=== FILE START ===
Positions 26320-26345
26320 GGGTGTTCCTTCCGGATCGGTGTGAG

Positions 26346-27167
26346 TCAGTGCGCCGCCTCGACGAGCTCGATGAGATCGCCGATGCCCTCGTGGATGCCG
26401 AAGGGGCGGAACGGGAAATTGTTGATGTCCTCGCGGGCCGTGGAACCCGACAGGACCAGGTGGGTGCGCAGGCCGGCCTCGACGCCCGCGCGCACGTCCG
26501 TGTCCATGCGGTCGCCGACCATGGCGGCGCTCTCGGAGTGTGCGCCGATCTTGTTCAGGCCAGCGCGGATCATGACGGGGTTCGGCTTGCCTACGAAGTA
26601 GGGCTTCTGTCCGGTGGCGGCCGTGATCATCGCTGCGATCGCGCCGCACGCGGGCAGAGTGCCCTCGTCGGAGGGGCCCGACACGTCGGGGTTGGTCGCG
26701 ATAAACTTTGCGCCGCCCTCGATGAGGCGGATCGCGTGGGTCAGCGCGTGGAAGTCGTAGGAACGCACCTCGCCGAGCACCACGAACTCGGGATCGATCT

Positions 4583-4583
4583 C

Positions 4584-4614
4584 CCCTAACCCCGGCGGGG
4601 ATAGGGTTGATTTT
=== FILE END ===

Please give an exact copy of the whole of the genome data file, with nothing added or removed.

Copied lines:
Positions 26320-26345
26320 GGGTGTTCCTTCCGGATCGGTGTGAG

Positions 26346-27167
26346 TCAGTGCGCCGCCTCGACGAGCTCGATGAGATCGCCGATGCCCTCGTGGATGCCG
26401 AAGGGGCGGAACGGGAAATTGTTGATGTCCTCGCGGGCCGTGGAACCCGACAGGACCAGGTGGGTGCGCAGGCCGGCCTCGACGCCCGCGCGCACGTCCG
26501 TGTCCATGCGGTCGCCGACCATGGCGGCGCTCTCGGAGTGTGCGCCGATCTTGTTCAGGCCAGCGCGGATCATGACGGGGTTCGGCTTGCCTACGAAGTA
26601 GGGCTTCTGTCCGGTGGCGGCCGTGATCATCGCTGCGATCGCGCCGCACGCGGGCAGAGTGCCCTCGTCGGAGGGGCCCGACACGTCGGGGTTGGTCGCG
26701 ATAAACTTTGCGCCGCCCTCGATGAGGCGGATCGCGTGGGTCAGCGCGTGGAAGTCGTAGGAACGCACCTCGCCGAGCACCACGAACTCGGGATCGATCT

Positions 4583-4583
4583 C

Positions 4584-4614
4584 CCCTAACCCCGGCGGGG
4601 ATAGGGTTGATTTT